Creative Gravitation

by Vivien Park

Artists and bohemians have been flocking to Berlin since the wall came down in 1989. Affordable rents and vacant spaces allowed room for experimentation, as diversity in numbers created a dynamic infrastructure for cultural exchange.

Today, many creatives in Berlin face the struggle of earning money by selling to other creatives who earn just as little as they do. Some have successfully used the city's cultural appeal to attract global sales. For those who simply seek appreciation, Berlin is still a good environment for creating and expanding their oeuvre.

"In the Belly of A Whale," a documentary by Andreas Lamoth and Frederic Leitzke, provides a close look at the creative gravitational forces of Berlin, where culture producers of many different kinds have found a place.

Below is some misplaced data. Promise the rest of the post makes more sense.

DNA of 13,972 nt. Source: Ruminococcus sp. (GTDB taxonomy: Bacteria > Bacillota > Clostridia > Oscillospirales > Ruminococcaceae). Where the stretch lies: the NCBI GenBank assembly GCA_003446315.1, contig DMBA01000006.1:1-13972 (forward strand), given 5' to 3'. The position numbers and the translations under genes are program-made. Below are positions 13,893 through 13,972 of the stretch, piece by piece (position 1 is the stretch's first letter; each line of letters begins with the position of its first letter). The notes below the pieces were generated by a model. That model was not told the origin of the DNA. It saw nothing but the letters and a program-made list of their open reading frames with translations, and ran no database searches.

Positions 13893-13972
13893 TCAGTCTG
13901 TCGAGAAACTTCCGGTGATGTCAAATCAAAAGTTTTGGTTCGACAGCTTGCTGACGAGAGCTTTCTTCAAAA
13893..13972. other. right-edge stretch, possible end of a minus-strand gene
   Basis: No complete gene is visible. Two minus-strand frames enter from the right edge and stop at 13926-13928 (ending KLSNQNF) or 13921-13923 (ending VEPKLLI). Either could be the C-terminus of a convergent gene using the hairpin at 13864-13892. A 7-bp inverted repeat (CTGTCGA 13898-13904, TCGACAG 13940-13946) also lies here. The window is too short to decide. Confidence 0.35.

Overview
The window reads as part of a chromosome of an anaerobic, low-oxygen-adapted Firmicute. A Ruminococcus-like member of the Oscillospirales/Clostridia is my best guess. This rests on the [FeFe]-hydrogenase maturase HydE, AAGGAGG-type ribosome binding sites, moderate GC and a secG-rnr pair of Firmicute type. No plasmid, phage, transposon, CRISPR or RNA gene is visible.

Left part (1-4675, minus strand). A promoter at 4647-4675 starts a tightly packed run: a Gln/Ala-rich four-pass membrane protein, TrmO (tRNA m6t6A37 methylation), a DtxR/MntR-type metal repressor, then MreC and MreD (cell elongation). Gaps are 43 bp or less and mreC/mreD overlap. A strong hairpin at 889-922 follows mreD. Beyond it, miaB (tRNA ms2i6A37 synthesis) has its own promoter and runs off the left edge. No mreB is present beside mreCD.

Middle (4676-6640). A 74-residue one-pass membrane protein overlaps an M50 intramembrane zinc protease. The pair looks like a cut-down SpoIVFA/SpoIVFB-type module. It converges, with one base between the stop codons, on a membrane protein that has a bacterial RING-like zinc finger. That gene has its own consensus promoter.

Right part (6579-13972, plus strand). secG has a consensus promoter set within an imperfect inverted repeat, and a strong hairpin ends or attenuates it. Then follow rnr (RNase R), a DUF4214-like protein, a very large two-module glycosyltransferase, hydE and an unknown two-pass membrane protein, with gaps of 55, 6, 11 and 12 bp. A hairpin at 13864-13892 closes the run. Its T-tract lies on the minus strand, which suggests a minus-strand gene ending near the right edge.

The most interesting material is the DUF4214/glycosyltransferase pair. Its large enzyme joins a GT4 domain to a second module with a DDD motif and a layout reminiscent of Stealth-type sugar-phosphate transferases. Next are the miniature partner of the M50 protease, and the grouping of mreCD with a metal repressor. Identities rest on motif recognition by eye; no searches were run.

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Credits: Images captured from the film "In the Belly of a Whale."


  1. i like the way this film reveals berlin's appeal, the experience of living there, the economic dimensions, etc through the words of local artists. thanks for posting it.

  2. I would like to hear more from residents who don't work in the 'creative' industries. I know that isn't the focus of this film, but I think it would also make for an interesting urban documentary.

  3. Why reduce bohemia to economic growth? I think this conversation is limited when approaching it from a creative capital lens. Bohemia is culture produced in the shadows and cracks of capitalism. Reducing it to a form of new urbanism only leads to gentrification and land speculation that pushes itself out. Is this another LA dream of graphic designers and actors chasing the neoliberal dream?


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